RITA, 1941

Important Australian + International Fine Art
24 April 2013


(1879 - 1969)
RITA, 1941

oil on canvas on board

68.0 x 58.0 cm

signed upper right: Norman Lindsay

$55,000 - 75,000

Estate of the artist, Springwood, NSW
Private collection, Sydney


The Models of Norman Lindsay, Springwood, Norman Lindsay Gallery and Museum, Faulconbridge (National Trust of Australia), June – August 2012


Bloomfield, L., Norman Lindsay Oil Paintings 1889 – 1969, Odana Editions, Bungendore, 2006, pp. 158–159 (illus.)

Catalogue text

Rita was one of Norman Lindsay's favourite models. In addition to her overall beauty, he was enthralled by her bosoms, commenting, 'She had the loveliest breasts I ever painted, and they drove me to despair. No crude combination of colour extracted from the earth can hope to capture the pearly shimmer of light on the youthful feminine breast.'1 In Rita, 1941 Lindsay revels in her beauty, the open garment allowing full focus on her luxurious bosoms. A further tantalising touch is provided by the filmy transparency of her gown, part concealing, part revealing to stimulate the visual and tactile senses. The careful consideration Lindsay gave to her pose can be seen in its development through two pencil studies illustrated in Lin Bloomfield's book on Lindsay's oil paintings.2 From the age of eighteen until her early twenties, Rita sat for Lindsay at his studio in Sydney and then Springwood in the Blue Mountains. She was the model for some of his best paintings, of single and group subjects. They include the demure though stylish Rita of the Eighties, a watercolour of 1940, The Black Hat and Rita of the Nineties both from 1942. Of the subject pictures, Douglas Stewart hailed Reverie, 1939 as 'the best of his oils', while in Crete (both in The University of Melbourne Art Collection) Rita modelled for the main figure as well as most of the others.3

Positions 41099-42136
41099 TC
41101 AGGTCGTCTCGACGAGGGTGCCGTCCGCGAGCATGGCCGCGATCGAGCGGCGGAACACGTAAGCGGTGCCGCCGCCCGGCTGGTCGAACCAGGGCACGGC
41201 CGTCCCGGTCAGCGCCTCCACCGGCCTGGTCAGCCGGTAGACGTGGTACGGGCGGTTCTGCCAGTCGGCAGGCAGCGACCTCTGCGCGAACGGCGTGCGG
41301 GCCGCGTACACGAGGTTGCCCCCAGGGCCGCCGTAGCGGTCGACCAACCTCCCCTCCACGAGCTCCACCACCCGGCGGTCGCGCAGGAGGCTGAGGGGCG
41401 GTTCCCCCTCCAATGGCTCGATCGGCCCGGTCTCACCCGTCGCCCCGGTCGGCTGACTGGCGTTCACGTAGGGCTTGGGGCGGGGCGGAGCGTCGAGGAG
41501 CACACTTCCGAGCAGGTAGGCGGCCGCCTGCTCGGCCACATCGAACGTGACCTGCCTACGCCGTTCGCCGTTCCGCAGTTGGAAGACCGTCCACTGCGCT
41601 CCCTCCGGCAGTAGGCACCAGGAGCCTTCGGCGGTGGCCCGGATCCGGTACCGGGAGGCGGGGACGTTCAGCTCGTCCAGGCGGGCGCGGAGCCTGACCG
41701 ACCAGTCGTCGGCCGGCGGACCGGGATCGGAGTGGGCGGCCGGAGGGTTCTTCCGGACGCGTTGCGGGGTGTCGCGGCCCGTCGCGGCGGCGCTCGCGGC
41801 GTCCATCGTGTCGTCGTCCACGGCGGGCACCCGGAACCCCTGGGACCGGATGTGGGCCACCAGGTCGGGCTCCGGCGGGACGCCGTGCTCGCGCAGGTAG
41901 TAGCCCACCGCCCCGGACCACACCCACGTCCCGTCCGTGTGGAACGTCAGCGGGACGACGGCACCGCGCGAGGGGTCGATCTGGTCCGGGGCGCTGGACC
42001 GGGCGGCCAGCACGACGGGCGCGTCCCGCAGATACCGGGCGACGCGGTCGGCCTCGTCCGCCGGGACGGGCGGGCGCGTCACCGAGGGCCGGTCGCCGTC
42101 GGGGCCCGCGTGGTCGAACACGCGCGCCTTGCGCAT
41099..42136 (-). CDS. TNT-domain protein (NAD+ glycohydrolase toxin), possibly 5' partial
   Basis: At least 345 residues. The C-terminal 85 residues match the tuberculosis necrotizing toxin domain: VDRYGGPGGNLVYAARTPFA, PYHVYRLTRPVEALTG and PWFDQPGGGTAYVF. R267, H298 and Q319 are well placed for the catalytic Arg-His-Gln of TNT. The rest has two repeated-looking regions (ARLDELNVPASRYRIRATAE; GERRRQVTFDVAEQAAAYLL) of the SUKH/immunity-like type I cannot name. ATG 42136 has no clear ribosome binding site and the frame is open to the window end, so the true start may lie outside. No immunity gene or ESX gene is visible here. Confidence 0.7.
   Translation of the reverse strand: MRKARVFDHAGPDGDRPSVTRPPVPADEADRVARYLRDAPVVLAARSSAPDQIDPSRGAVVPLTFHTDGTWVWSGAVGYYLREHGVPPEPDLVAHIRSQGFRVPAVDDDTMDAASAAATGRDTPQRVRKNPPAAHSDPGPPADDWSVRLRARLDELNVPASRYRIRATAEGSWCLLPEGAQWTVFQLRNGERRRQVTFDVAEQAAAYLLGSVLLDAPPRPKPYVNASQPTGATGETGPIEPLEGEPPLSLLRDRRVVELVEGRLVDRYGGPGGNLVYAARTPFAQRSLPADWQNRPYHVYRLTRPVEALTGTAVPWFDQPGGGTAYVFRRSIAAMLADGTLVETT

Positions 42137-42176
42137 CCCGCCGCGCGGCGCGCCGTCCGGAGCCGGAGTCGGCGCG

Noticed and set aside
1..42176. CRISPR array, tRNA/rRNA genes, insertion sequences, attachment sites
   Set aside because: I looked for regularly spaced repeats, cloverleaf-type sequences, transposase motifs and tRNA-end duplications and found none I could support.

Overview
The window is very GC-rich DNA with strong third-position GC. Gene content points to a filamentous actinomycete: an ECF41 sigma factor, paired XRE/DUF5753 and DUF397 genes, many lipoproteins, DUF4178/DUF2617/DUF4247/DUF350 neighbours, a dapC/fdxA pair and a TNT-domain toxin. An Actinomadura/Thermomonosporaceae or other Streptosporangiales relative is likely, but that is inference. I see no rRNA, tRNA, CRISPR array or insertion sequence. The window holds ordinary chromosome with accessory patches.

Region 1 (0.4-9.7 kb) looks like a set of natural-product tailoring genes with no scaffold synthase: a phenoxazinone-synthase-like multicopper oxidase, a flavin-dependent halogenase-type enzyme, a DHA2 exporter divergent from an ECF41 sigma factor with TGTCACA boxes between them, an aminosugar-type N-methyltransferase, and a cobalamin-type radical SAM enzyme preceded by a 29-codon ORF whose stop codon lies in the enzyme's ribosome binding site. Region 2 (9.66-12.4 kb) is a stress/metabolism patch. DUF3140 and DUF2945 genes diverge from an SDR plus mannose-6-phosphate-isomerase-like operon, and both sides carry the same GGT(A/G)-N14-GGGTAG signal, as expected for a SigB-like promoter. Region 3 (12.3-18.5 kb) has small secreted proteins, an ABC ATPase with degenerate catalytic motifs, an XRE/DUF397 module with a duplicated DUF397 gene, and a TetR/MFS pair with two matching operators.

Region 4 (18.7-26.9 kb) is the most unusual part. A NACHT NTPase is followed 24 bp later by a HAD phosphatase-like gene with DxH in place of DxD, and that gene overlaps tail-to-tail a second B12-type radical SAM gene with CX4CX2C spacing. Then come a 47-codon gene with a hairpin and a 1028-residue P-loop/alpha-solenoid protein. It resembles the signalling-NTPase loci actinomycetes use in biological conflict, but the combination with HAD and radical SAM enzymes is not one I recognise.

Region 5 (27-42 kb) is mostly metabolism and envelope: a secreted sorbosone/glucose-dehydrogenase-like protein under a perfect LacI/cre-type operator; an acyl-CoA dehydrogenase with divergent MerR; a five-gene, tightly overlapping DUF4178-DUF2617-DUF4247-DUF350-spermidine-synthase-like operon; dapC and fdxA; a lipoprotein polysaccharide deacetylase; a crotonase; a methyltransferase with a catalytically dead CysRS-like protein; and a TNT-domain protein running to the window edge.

Exotically beautiful, her mother was Spanish and her father Chinese, giving her an olive skin, oval face, long black hair, body languorous, and eyes almond of shape. She also had an inner tranquillity commented on by Lindsay's daughter Jane, who described her as 'supremely decorative'.'She managed' Jane added, 'to make a kitchen chair look like a throne'.5 A majestic air permeates all those works in which she appears. In the painting on offer, Lindsay crowns her with a necklace of pearls, an attribute of Venus the Roman goddess of love. As Douglas Stewart said, 'He paints women as if they were goddesses'.Lindsay also explores the seeming paradox of voluptuousness and innocence with masterly skill. Women were central to his art and he loved them. They were also his chief weapon against wowserism, casting them in period costume, from history, literary classics, or naked to argue the pleasures of the flesh with an uninhibited bravura. In Rita, Lindsay celebrates feminine beauty in all its fascination and mystery.

1. Lindsay, N., My Mask: For what little I know of the man behind it, an autobiography, Angus and Robertson, Sydney,1970, p. 241
2. Bloomfield, L., Norman Lindsay: Oil Paintings 1889-1969, Odana Editions, Bungendore, 2006, p. 158
3. Stewart, D., Norman Lindsay: A Personal Memoir, Thomas Nelson (Australia) Limited, Melbourne, 1975, p. 175
4. Lindsay, J., Portrait of Pa: Norman Lindsay at Springwood, Angus and Robertson, Sydney, 1973, p. 118
5. Ibid
6. Stewart, D., The Flesh and the Spirit, Angus and Robertson, Sydney, 1948, p. 277